A retired nurse who stayed two weeks at the aging Burnaby Hospital last summer said she was alarmed by a mousetrap in her washroom.
Joyce Moski, 81, said she was treated at the hospital’s Acute Care for the Elderly unit from Aug. 19 to Sept. 2. A photo of the patient washroom of room 523 that she provided to theBreaker shows a mousetrap and two pest control boxes that Moski said were in direct line of sight from the toilet.
“There’s a walk-in shower in that room,” Moski said. “There is absolutely no way I would’ve stepped into that shower in my bare feet. If there’s mice in the bathroom, why would I?”
She said she complained to Fraser Health, but was told by a health inspector that the department only inspects kitchens. Moski also said a portion of the baseboard in the washroom was attached to the wall with multiple pieces of paper medical tape.
Fraser Health spokesman Dixon Tam said in a prepared statement that the authority was “sorry seeing a mousetrap was upsetting for our patient, but pest control is part of the regular year-round maintenance plan for Burnaby Hospital.”
“Pests are a challenging situation, especially with a large, older building with many access points,” Tam said. “Our proactive strategy includes setting traps plus locating and sealing access points into the building. It’s not uncommon to see pests looking for warmth this time of year so we work to mitigate any issues.”
Said Moski: “I think our temperatures were pretty high, Aug. 19-Sept. 2, I don’t think [mice] were seeking refuge from the cold. I think they were well-established.”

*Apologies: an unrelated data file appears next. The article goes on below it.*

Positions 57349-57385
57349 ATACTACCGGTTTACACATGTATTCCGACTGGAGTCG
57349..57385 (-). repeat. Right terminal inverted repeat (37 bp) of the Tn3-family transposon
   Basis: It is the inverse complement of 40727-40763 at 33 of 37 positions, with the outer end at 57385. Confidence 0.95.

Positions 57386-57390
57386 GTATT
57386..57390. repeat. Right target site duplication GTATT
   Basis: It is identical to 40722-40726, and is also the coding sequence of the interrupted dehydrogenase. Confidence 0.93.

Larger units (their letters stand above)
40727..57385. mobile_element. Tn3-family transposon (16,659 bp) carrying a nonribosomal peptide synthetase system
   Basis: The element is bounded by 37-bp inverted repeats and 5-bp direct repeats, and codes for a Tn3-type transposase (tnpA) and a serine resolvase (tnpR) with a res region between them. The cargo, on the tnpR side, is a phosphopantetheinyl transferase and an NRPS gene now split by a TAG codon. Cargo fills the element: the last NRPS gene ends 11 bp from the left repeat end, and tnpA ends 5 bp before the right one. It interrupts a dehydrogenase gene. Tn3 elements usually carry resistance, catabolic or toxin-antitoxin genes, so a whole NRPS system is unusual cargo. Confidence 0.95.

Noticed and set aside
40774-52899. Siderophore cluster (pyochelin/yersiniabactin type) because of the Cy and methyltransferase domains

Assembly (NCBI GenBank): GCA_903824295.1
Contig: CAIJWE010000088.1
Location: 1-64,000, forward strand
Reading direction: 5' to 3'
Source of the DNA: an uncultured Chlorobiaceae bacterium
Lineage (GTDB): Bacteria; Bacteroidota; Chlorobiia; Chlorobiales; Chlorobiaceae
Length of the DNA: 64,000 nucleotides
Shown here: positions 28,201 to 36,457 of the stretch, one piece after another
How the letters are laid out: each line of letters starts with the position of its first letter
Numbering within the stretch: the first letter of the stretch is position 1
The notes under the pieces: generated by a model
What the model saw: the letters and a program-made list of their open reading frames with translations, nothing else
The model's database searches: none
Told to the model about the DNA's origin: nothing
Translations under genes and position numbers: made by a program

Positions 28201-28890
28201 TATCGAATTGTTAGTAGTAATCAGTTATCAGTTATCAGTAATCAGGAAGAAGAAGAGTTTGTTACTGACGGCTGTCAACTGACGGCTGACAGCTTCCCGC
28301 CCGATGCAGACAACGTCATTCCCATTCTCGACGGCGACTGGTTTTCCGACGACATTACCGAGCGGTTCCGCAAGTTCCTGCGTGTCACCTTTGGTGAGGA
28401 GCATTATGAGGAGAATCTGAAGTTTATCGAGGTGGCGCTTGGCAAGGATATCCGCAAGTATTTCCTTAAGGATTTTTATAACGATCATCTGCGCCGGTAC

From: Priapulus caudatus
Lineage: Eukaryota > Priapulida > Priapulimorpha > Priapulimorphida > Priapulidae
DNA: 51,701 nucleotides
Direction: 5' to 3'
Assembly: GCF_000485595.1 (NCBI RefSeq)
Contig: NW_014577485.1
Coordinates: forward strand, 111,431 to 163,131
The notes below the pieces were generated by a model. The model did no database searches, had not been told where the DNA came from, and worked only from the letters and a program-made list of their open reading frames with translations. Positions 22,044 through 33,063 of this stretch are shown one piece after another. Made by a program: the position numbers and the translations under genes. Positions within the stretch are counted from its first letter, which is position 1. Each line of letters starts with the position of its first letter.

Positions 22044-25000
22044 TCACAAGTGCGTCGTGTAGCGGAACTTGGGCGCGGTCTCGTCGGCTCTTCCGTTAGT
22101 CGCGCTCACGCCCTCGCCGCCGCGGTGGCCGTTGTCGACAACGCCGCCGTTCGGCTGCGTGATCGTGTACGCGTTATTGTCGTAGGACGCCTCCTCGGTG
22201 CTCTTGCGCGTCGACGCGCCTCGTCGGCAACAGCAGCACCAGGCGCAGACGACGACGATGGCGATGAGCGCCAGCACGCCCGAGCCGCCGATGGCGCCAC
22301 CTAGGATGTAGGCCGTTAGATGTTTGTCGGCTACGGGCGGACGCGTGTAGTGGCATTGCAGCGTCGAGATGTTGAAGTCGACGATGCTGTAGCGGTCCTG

Tam said Fraser Health did not have the costs associated with pest control because it is managed under contracted services.
Moski said she doesn’t blame the nursing staff.
“I understand the system, there are so many layers of management, middle management and senior management, there is no money left for care, there’s no money left for housekeeping, that’s why it’s all contracted out,” Moski said.
In 2012, Burnaby BC Liberal MLAs Richard Lee and Harry Bloy struck the Burnaby Hospital Community Consultation Committee. Documents obtained by the NDP said the committee’s purpose was to “deliver a new seat” and win two swing ridings for the party in Burnaby.
The condition of the 66-year-old hospital is of major concern to Burnaby Mayor Mike Hurley, who vowed to lobby the NDP provincial government for a replacement. In his swearing-in speech, Hurley mentioned a Nov. 1 Burnaby Now story, in which three patients in hospital gowns were sent via taxi to Royal Columbian Hospital in New Westminster because Burnaby’s only CT scanner was down.
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